+ | For a positive integer <math>k</math>, we find the number of positive integers <math>N</math> such that <math>x^{\lfloor x\rfloor}=N</math> has a solution with <math>{\lfloor x\rfloor}=k</math>. Then <math>x=\sqrt[k]{N}</math>, and because <math>k \le x < k+1</math>, we have <math>k^k \le x^k < (k+1)^k</math>, and because <math>(k+1)^k</math> is an integer, we get <math>k^k \le x^k \le (k+1)^k-1</math>. The number of possible values of <math>x^k</math> is equal to the number of integers between <math>k^k</math> and <math>(k+1)^k-1</math> inclusive, which is equal to the larger number minus the smaller number plus one or <math>((k+1)^k-1)-(k^k)+1</math>, and this is equal to <math>(k+1)^k-k^k</math>. If <math>k>4</math>, the value of <math>x^k</math> exceeds <math>1000</math>, so we only need to consider <math>k \le 4</math>. The requested number of values of <math>N</math> is the same as the number of values of <math>x^k</math>, which is <math> \sum^{4}_{k=1} [(k+1)^k-k^k]=2-1+9-4+64-27+625-256=\boxed{412}</math>. | ||
+ | |||
+ | ==Video Solutions== | ||
+ | |||
+ | ===Video Solution 1=== | ||
+ | Mostly the above solution explained on video: https://www.youtube.com/watch?v=2Xzjh6ae0MU&t=11s | ||
+ | |||
+ | ~IceMatrix | ||
+ | |||
+ | ===Video Solution 2=== | ||
+ | https://youtu.be/kALrIDMR0dg | ||
+ | |||
+ | ~Shreyas S | ||
+ | |||
+ | ===Video Solution 3=== | ||
+ | Projective Solution: https://youtu.be/fUef_tVnM5M | ||
+ | |||
+ | ~Shreyas S | ||
== See also == | == See also == | ||
{{AIME box|year=2009|n=I|num-b=5|num-a=7}} | {{AIME box|year=2009|n=I|num-b=5|num-a=7}} | ||
+ | [[Category:Intermediate Number Theory Problems]] | ||
{{MAA Notice}} | {{MAA Notice}} |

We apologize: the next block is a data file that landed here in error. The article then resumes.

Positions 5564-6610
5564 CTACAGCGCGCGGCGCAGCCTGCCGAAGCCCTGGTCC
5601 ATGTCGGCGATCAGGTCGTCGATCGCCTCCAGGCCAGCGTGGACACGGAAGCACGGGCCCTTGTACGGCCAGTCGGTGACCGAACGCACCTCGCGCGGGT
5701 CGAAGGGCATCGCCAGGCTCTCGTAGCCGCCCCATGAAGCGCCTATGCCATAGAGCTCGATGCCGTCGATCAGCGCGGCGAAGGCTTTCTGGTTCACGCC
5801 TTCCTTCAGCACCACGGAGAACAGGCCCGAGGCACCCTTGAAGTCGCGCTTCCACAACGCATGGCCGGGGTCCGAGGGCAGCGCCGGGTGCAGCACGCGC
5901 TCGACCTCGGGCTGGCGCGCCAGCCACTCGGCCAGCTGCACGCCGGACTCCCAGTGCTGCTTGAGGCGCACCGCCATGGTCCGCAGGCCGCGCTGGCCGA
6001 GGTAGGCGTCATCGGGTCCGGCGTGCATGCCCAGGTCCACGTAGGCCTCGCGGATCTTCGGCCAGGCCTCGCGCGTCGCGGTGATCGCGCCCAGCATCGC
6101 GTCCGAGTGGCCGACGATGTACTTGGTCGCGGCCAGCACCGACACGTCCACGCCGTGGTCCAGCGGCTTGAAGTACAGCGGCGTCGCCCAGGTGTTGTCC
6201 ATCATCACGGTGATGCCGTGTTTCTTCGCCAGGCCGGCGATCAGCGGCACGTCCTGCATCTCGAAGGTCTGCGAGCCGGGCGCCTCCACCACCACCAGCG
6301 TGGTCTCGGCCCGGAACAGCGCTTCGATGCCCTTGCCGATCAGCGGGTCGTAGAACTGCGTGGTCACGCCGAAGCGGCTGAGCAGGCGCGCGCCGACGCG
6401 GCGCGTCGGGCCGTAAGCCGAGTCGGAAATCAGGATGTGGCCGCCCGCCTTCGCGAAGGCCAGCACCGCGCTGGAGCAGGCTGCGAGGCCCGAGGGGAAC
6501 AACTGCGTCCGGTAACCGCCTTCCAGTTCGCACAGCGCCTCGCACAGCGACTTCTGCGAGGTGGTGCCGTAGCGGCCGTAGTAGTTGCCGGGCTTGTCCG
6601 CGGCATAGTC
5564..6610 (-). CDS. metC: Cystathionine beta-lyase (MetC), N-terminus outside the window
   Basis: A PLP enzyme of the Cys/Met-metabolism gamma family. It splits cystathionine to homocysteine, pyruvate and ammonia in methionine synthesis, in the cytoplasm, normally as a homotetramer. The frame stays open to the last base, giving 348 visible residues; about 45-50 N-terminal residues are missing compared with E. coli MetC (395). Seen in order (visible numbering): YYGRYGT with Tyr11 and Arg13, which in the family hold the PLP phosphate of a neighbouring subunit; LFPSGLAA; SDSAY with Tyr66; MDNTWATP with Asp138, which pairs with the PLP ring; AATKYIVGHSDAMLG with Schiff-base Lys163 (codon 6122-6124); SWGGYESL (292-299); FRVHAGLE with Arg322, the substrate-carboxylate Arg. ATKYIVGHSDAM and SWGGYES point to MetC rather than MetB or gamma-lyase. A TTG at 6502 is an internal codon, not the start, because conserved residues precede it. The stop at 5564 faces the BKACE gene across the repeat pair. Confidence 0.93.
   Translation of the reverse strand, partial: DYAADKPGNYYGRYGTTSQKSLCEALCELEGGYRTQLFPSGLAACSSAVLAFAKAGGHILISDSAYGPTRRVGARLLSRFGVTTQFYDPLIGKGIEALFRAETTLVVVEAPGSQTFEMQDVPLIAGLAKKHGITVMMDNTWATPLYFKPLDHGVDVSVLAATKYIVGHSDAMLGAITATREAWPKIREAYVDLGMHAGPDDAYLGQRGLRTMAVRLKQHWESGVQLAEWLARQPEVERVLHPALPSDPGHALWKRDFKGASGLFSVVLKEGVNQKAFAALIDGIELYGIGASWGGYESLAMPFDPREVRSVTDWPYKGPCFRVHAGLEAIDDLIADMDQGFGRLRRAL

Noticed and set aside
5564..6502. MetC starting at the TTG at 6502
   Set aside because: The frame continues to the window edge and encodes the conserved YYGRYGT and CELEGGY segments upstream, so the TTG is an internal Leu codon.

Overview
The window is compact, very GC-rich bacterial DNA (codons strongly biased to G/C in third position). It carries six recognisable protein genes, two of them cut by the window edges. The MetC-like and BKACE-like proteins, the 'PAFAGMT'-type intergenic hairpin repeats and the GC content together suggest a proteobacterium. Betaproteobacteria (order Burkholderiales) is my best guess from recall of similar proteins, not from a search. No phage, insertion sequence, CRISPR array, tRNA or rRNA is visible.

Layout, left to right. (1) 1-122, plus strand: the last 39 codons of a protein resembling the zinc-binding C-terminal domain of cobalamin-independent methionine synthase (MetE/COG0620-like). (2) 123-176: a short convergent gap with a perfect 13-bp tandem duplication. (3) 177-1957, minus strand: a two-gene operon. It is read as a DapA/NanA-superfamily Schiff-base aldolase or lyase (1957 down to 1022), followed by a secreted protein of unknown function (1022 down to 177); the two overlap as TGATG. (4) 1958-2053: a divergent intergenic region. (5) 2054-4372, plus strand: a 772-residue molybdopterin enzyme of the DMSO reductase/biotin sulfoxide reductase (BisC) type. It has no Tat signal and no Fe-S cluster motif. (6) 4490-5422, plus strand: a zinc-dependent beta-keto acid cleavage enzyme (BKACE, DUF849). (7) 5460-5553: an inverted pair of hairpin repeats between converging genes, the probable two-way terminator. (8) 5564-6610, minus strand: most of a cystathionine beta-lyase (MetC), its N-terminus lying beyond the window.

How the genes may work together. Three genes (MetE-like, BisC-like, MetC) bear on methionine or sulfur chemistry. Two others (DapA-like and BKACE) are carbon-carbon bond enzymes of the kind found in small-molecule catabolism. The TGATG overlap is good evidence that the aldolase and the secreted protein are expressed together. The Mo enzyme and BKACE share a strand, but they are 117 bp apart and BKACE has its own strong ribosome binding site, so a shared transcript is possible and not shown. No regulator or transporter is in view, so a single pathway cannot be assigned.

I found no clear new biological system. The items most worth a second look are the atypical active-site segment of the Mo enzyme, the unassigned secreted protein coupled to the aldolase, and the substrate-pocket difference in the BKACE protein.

Latest revision as of 20:18, 9 October 2020
Contents
Problem
How many positive integers less than are there such that the equation has a solution for ?
Solution
First, must be less than , since otherwise would be at least which is greater than .
Because must be an integer, let’s do case work based on :
For , as long as . This gives us value of .
For , can be anything between to excluding
Therefore, . However, we got in case 1 so it got counted twice.
For , can be anything between to excluding
This gives us 's
For , can be anything between to excluding
This gives us 's
For , can be anything between to excluding
This gives us 's
Since must be less than , we can stop here and the answer is possible values for .
Alternatively, one could find that the values which work are to get the same answer.
Solution 2
For a positive integer , we find the number of positive integers such that has a solution with . Then , and because , we have , and because is an integer, we get . The number of possible values of is equal to the number of integers between and inclusive, which is equal to the larger number minus the smaller number plus one or , and this is equal to . If , the value of exceeds , so we only need to consider . The requested number of values of is the same as the number of values of , which is .
Video Solutions
Video Solution 1
Mostly the above solution explained on video: https://www.youtube.com/watch?v=2Xzjh6ae0MU&t=11s
~IceMatrix
Video Solution 2
~Shreyas S
Video Solution 3
Projective Solution: https://youtu.be/fUef_tVnM5M
~Shreyas S
See also
2009 AIME I (Problems • Answer Key • Resources) | ||
Preceded by Problem 5 |
Followed by Problem 7 | |
1 • 2 • 3 • 4 • 5 • 6 • 7 • 8 • 9 • 10 • 11 • 12 • 13 • 14 • 15 | ||
All AIME Problems and Solutions |